THE BLOG
01/29/2017 10:57 pm ET Updated Jan 30, 2018

What Should We Be Doing To Actually Increase Our Security?

Patrick Fallon / Reuters

Mr. Trump's executive order to bar entry into the U.S. by citizens of seven Muslim-majority countries for 90 days and suspend entry of all refugees for 120 days immediately disrupted the lives of numerous people. It also created chaos in airports, prompted protests and offers of legal and other assistance by U.S. citizens, brought criticisms from both Republican and Democratic leaders and aggrieved several U.S. allies. The action signals to the world that the new U.S. administration is unwilling to shoulder its responsibilities for addressing the refugee crisis, is irrationally fearful, and is seemingly not guided by a moral compass. The benefits? Trivially small, if there are any at all. It's plausible that the action will harm rather than improve U.S. security.

That raises a question: what should we be doing to increase our security? While concerns about terrorism are legitimate and counter-terrorism efforts are appropriate, we should put the risk in perspective. The death toll of Americans from acts of terrorism was 2,990 in 2001 and has ranged between 18 and 74 per year since that year (CNN). While any deaths from terrorism are unacceptable, and the danger of a future mass-casualty event is real, we should not lose sight of other risks to our security. Highlighted below are some risks that warrant attention and resources from federal, state and local government.

Health risks: In 2014, 614,348 people died in the U.S. from heart disease; 591,699 died from cancer; and 147,101 died from chronic lower respiratory diseases (Centers of Disease Control). A variety of behaviors can reduce or amplify personal risks from these and other maladies, including activity levels, diet and smoking. Investments in public health programs can bring down these risks, as can investments to make our cities and communities more walkable and bikable. Assuring that everyone who has health insurance under the Affordable Care Act continues to be insured, and expanding coverage to the roughly 20 million Americans who still lack health insurance, would do a tremendous amount to help secure the Homeland.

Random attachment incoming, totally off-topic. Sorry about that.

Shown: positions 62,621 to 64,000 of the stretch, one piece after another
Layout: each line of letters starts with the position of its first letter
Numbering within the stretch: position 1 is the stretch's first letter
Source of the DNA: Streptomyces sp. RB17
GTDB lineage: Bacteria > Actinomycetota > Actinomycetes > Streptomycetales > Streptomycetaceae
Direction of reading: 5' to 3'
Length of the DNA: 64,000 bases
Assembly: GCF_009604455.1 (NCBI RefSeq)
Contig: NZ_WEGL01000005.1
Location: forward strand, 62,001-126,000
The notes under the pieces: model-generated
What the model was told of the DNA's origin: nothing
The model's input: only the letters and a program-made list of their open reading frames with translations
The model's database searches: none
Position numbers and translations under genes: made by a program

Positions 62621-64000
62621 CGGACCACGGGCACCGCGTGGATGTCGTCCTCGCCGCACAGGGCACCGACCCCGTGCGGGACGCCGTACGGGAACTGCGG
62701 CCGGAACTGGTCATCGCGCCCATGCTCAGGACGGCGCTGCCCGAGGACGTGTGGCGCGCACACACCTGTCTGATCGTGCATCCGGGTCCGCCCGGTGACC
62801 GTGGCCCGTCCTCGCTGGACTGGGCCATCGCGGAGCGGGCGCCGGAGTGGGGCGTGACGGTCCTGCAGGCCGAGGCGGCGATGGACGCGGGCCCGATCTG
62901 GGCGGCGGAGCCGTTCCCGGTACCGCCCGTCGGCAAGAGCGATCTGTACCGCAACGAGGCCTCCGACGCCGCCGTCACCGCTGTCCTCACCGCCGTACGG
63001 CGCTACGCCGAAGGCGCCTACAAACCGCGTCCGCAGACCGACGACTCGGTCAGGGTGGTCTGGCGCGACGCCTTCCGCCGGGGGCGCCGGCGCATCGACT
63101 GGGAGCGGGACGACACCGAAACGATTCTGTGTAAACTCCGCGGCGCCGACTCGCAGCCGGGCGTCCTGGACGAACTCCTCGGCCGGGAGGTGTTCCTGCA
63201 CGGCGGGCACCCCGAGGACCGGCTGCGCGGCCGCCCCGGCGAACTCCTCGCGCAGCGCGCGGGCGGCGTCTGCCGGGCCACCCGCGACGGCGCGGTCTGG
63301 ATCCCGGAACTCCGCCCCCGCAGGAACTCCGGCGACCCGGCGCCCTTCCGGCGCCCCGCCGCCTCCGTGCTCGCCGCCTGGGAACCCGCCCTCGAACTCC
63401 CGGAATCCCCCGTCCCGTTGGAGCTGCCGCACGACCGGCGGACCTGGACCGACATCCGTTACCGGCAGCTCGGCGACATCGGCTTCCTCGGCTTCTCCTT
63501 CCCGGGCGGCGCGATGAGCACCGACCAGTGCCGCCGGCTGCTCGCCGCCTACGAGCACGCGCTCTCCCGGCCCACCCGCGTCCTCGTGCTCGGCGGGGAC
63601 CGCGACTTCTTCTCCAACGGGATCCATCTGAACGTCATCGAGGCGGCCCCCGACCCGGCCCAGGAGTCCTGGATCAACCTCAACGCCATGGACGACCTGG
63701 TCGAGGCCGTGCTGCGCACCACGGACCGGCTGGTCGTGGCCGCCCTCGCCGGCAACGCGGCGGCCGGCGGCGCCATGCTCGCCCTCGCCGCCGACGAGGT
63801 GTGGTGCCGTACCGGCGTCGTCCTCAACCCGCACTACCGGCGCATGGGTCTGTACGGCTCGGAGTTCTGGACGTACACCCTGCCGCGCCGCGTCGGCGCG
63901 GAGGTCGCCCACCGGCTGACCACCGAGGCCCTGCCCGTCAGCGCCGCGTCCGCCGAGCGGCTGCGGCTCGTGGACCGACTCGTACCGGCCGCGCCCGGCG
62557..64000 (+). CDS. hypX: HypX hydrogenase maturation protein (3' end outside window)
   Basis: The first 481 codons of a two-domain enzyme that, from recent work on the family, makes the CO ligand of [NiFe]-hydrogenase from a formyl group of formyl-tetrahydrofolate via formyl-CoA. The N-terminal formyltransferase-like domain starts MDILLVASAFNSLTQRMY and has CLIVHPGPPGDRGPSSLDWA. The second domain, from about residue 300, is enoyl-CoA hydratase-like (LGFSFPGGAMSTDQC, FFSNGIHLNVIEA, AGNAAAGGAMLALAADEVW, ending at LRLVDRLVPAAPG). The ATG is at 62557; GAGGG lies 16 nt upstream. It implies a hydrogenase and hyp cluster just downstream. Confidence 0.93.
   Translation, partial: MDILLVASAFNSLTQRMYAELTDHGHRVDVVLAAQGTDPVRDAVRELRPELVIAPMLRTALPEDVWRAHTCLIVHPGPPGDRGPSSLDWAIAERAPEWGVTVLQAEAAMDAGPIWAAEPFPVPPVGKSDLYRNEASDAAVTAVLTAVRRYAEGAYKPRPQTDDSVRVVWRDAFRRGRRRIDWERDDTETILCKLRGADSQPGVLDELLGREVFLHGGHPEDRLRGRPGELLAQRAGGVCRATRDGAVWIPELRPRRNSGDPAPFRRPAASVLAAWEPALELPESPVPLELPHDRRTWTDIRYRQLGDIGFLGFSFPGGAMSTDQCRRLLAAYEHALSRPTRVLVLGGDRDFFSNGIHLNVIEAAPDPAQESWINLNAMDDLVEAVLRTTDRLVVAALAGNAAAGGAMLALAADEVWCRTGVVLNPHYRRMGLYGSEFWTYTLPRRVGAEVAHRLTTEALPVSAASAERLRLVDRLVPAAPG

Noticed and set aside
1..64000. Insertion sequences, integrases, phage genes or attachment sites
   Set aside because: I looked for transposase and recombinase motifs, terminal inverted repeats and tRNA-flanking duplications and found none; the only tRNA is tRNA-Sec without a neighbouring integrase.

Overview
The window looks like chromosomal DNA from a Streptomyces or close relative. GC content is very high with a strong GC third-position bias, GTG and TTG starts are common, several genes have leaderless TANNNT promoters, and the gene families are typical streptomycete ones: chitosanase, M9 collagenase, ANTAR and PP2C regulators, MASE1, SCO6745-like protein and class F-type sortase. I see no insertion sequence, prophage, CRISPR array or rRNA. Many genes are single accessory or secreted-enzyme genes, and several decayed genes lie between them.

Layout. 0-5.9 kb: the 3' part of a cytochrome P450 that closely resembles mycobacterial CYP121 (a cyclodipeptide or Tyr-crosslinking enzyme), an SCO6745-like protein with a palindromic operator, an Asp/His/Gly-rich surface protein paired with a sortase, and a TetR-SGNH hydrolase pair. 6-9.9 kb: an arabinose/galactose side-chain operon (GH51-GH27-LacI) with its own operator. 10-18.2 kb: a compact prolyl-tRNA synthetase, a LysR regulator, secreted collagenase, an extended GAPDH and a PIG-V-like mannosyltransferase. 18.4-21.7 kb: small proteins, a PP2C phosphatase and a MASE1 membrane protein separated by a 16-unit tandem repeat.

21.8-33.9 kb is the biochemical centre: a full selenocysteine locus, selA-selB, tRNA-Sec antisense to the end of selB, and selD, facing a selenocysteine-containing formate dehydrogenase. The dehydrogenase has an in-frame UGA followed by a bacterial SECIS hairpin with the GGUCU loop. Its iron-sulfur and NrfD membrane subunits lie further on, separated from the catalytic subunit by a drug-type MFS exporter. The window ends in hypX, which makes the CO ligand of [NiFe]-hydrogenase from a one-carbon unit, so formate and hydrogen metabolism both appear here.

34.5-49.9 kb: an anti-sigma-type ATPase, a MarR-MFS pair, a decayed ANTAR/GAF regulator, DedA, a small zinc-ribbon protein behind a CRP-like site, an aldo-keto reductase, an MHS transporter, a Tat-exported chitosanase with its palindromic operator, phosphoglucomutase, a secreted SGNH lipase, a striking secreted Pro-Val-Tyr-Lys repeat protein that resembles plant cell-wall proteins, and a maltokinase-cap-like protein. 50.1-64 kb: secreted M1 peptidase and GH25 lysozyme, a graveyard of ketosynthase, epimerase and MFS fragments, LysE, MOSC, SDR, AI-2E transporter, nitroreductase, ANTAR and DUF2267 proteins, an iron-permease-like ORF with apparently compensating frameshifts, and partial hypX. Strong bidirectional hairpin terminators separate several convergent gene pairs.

Air pollution: An estimated 210,000 people die prematurely in the U.S. each year due to breathing dirty air (Caiazzo et al). Roughly 58,000 of the deaths are attributable to pollution from road transportation, 54,000 to pollution from electric power generation and 43,000 to pollution from industrial emissions. The health of many others is aggravated by the effects of exposure to air pollution on asthma, other respiratory diseases and cardiovascular disease. Cutting regulations by 75 percent, as Trump has promised, would move us in exactly the opposite direction from where we need to be going if applied to environmental rules that control air pollution. In contrast, implementing the Clean Power Plan would avoid an estimated 2,700 to 6,600 premature deaths and 140,000 to 150,000 asthma attacks in children each year (USEPA). That would be a good start, but even more needs to be done to reduce the number of Americans who die and are made sick each year from exposure to polluted air.

Car crashes: 35,092 people died in car crashes in the U.S. in 2015, up from 32,744 in 2014 (NHTSA). The percentage increase from 2014 to 2015 was the largest in 50 years and ended a multi-year trend of declining car crash fatalities. Death rates per capita and per vehicle mile traveled are significantly higher in the U.S. than in other developed countries. If we reduced our death rate to the average of other countries through programs that, for example, increase seat belt use, reduce alcohol-impaired driving and and reduce speeding, we could save an estimated 18,000 lives per year (CDC). Thinking longer term, investments in public transit, increasing the densities of urban development and making communities more walkable and bikable can drive car accident deaths even lower.

Gun violence: 33,736 Americans lost their lives in gun violence in 2014, including homicides, suicides and accidental shootings (CDC). The overwhelming majority of the 10,945 homicides that year were committed by U.S. born citizens - we have more to fear from those born in the U.S. than from immigrants to our country. This extreme carnage can be reduced through sensible measures that keep firearms out of the hands of those who have demonstrated themselves to be unfit for this right, provide for waiting periods and limit certain classes of weapons, magazines and ammunition. We also need to look to root causes and make investments in our urban areas to provide a quality public education, child care support, drug addiction treatment and resources for community development that provides jobs with family supporting wages.

Climate change: We can't be secure within our borders if the planet is unsafe. Action to cut greenhouse gas emissions, make our communities climate resilient and support vulnerable developing countries to do the same are critical to the security of our homeland. It's important to note that some of the same strategies can be employed to yield climate, health, community development and other benefits.

Mr. Trump and Congress should know that the majority of Americans are not afraid to welcome refugees into our communities and do not want to shirk our responsibilities. With careful vetting we can safely resettle refugees among us and assist them in making a home and new life in the U.S. If we are to be serious about improving our security, we should focus our efforts and resources not on poorly conceived entry and immigration bans, but on providing expanded access to quality health care, promoting healthy behaviors, reducing air pollution, investing in our communities, improving public education, making transportation safer, reducing gun violence and combatting climate change.